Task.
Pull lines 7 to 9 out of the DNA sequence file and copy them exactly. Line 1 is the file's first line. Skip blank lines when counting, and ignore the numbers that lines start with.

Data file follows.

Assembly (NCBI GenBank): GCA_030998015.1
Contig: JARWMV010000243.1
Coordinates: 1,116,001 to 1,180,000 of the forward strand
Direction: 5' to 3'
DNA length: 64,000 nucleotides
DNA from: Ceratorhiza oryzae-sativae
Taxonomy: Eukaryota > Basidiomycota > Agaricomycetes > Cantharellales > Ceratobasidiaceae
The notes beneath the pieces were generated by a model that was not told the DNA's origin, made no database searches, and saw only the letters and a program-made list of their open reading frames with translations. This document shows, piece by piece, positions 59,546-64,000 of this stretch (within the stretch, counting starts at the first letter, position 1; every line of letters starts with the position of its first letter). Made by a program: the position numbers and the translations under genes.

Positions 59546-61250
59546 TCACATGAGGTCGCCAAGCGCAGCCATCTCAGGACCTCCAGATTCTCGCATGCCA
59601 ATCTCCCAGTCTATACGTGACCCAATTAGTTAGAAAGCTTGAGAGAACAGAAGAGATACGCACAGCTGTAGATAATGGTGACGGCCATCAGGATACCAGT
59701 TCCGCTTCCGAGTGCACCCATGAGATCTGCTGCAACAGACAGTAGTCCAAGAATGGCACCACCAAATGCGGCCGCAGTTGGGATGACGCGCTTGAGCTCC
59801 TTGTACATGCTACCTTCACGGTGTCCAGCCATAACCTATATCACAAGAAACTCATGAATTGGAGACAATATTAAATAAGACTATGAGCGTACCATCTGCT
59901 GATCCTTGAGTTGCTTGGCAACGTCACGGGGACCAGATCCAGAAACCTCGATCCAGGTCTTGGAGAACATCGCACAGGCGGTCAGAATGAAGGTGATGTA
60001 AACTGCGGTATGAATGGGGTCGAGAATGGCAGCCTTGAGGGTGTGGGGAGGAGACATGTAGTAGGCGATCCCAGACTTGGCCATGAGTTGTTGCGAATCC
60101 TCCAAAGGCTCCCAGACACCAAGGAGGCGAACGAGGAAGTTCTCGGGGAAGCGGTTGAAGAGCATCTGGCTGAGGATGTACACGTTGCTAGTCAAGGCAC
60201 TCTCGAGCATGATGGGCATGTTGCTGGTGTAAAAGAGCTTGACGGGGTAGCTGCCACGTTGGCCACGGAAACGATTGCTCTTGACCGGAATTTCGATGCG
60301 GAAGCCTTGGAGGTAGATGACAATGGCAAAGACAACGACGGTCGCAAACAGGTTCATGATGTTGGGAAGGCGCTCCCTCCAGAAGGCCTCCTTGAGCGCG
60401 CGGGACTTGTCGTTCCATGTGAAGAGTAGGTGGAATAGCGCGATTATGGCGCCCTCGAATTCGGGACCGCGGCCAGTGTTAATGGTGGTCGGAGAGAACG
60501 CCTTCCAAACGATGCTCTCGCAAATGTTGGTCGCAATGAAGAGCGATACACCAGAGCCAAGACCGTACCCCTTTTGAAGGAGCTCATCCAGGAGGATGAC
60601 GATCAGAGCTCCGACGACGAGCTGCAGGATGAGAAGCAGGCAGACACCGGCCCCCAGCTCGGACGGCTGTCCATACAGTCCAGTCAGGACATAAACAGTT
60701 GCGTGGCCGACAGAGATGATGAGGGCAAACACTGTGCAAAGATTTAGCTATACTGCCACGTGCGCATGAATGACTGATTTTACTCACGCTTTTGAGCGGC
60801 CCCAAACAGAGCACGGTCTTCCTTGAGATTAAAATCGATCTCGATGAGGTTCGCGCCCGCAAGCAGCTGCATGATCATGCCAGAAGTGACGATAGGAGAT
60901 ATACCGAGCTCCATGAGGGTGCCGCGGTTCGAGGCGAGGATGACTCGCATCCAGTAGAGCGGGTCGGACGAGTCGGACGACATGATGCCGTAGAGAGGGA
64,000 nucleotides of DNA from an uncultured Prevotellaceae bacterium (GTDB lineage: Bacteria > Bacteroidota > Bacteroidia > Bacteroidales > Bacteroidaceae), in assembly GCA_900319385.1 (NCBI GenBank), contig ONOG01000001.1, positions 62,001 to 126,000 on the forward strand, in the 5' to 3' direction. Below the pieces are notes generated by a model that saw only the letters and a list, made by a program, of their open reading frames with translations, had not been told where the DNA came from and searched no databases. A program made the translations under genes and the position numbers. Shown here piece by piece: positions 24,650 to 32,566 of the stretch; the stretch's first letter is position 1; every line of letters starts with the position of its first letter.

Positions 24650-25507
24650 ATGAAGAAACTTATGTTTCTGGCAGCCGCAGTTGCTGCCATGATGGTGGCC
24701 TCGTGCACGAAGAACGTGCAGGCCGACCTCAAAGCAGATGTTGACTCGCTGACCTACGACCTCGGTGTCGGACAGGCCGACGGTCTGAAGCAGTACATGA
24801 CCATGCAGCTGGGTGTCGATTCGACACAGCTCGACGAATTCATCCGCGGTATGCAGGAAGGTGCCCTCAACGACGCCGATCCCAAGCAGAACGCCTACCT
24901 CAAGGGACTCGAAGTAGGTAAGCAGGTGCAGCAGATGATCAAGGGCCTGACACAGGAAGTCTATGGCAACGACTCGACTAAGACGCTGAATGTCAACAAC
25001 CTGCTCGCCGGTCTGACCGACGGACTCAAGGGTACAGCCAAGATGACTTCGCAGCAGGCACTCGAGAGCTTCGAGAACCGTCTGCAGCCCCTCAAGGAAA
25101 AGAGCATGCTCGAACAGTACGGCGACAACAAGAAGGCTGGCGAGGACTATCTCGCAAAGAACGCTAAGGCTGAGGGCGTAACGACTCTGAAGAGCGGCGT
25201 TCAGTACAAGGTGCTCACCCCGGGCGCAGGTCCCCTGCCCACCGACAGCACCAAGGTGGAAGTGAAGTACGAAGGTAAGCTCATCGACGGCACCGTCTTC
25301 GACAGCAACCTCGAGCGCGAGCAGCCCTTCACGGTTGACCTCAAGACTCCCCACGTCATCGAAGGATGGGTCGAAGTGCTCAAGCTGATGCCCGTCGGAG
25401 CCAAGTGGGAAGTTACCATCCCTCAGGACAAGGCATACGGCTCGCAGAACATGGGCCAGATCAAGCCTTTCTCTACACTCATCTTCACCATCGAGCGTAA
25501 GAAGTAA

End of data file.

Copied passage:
Taxonomy: Eukaryota > Basidiomycota > Agaricomycetes > Cantharellales > Ceratobasidiaceae
The notes beneath the pieces were generated by a model that was not told the DNA's origin, made no database searches, and saw only the letters and a program-made list of their open reading frames with translations. This document shows, piece by piece, positions 59,546-64,000 of this stretch (within the stretch, counting starts at the first letter, position 1; every line of letters starts with the position of its first letter). Made by a program: the position numbers and the translations under genes.

Positions 59546-61250